In concert and at soundcheck: the great man revisits songs less explored, adding two new ones
Another live album a mere five months after the epic, three-hour Live In Dublin seems to be stretching the loyalty even of Cohen’s army of devoted fans. What is left to add to that career-spanning selection? More than one might expect; a brace of unexpected covers, a further brace of new songs and a six-pack of lesser celebrated numbers from Cohen’s sprawling repertoire, some of the performances drawn from soundchecks that are described as ‘a concert before the concert’.
It is, as the title promises, a fine souvenir from the magnificent, unexpected third act of Cohen’s prodigious career, one that has seen him play to larger and more diverse audiences than he ever managed in earlier days. Here Len and fedora are stalking the boards in New Zealand, Germany, Australia, Ireland and Scandinavia, as well as the US and his Canadian homeland. Wherever Len lays his hat, however, it’s always the same Grand Tour, and the evenness of the performances here is striking. The group and backing singers purr along, leaving Cohen to emote in a voice that can be grating or soothing, commanding or apologetic.
Why does the world love Leonard Cohen? There’s the charm that few in showbiz can equal, of course (maybe Tony Bennett), but also because he takes us into complex and sometimes unfamiliar emotional landscapes. Who else would write a dialogue between Joan of Arc and the fire that consumed her at the stake in 1431? Is the song about misguided martyrdom, suppressed eroticism or the cruelty of desire? All and more. Here Cohen emotes with tenderness – it’s almost a spoken poem – while singer Hattie Webb takes the part of tormented Joan, who at this last moment wishes she’d given up her crusade for marriage. A klezmer fiddle adds sweetness while her imagined wedding dress is consumed in flames. It’s no easy ride for her, for the fire, or for us, the onlookers.
The metaphysics and conflicts of “Joan Of Arc” might seem a country mile from the late George Jones’ “Choices”, with its everyman’s assurance that “I hear voices that tell me right from wrong” (which was Joan’s problem), but the number slots neatly into Cohen’s contemplative, retrospective terrain. At the other end of the emotional spectrum is “La Manic” by the Quebec chansonnier Georges Dor, a song that Cohen has carried with him since it became a Canuck sensation in 1966, and which he praised in his acceptance speech at his 2006 induction into the Canadian Songwriters Hall Of Fame. It isn’t, however, a song that crosses borders easily; though sentiments like “What do your silken forehead and velvet eyes become when I am not there?” sound better in French, even the version spoken in Canada. Leonard delivers its rapid-fire romantic declarations and despair with suitably Gallic passion, his vocal more animated than for his own material. For the Quebec rehearsal audience, its delivery was clearly A Moment.
“Field Commander Cohen” is the oldest song on the album (from 1974), and you can see why it’s performed so infrequently, its tumble of imagery – Fidel Castro, diplomatic cocktail parties, singing millionaires – too cryptic to absorb easily, or for Cohen’s more limited vocal powers to fully animate. He fares better on “Night Comes On”, slow and mournful in its original form and little changed here. A crawl through the torments of conscience and the inescapable bonds of ancestry, it manages, too, to be a love song ending with a visit to Bill’s Bar. “Can’t Forget” likewise sounds like its original (1988) incarnation, with Cohen’s baritone running smoothly as he grapples with motives he doesn’t fully understand. It’s a prickly love song – literally, so with its image of Len showing up at an ex’s home “with a bouquet of cactus”.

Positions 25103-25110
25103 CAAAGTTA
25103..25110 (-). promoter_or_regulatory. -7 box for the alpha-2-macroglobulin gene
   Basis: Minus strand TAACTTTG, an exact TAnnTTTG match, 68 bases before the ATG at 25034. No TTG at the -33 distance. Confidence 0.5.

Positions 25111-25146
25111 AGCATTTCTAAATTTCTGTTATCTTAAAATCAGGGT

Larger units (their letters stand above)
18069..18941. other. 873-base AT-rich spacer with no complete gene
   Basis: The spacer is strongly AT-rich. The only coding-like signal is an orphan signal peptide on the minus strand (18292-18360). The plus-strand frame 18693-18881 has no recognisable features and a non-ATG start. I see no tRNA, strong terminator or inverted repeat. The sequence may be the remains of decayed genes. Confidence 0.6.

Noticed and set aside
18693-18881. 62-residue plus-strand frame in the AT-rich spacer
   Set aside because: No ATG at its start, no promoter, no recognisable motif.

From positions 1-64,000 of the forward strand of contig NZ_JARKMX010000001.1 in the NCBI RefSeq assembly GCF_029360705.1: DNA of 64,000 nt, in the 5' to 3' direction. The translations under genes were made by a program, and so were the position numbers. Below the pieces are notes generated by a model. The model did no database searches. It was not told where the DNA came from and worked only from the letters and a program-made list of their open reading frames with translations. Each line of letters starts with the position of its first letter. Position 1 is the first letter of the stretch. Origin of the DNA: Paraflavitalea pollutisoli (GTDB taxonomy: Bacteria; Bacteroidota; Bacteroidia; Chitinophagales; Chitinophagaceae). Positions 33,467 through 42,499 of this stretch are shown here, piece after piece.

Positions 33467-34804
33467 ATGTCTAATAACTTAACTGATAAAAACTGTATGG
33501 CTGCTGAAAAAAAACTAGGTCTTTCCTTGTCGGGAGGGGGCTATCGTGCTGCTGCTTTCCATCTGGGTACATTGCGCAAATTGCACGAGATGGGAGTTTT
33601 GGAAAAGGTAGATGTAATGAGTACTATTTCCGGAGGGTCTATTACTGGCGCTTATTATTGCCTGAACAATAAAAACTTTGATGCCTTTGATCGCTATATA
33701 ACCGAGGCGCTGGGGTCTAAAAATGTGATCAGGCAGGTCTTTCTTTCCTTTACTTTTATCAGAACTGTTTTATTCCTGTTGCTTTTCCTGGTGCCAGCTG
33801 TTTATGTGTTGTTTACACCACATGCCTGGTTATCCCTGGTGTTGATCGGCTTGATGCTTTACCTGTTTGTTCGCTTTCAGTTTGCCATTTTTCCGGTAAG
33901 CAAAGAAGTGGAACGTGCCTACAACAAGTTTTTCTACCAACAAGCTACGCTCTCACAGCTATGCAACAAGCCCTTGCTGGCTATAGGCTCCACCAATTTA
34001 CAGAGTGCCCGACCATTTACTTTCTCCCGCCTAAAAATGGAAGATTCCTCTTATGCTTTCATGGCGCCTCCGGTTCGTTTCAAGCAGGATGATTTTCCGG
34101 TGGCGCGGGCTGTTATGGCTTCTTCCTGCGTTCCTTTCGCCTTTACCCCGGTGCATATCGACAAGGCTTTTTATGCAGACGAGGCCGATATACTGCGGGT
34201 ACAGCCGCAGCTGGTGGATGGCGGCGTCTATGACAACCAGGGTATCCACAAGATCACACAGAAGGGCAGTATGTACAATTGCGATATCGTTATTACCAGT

“Light As A Breeze”, from The Future, is even more barbed, a paean to a lover “who looks so graceful/And your heart’s hard and hateful.” It’s Cohen’s contradictions, his ability to hold opposing emotions in balance, that keep you on your toes. Of the two new songs “Never Gave Nobody Trouble” is an uncharacteristic foray into blues, cast in the silky nocturnal style of BB King (guitarist Mitch Watkins is clearly a fan). It’s a sly little piece, with Cohen claiming he’s never caused any bother, honest, before growling, “But it ain’t too late to start.” The other new number – sort of new since Leonard has featured it in shows for at least two years – is “Got A Little Secret”, another soul-tinged piece with a choogling Memphis organ, where Cohen confesses he’s unable to hold a woman he admires because he’s “got a full-length mirror and it ain’t a pretty sight.”
There’s more self-deprecatory references to his advancing years on the closing “Stages”, which is a droll rap about life’s sometimes cruel changes before it turns into “Tower Of Song” and fades, leaving one slightly unfulfilled. Maybe that was the intention. Always keep ’em wanting more. And we do Len, we do.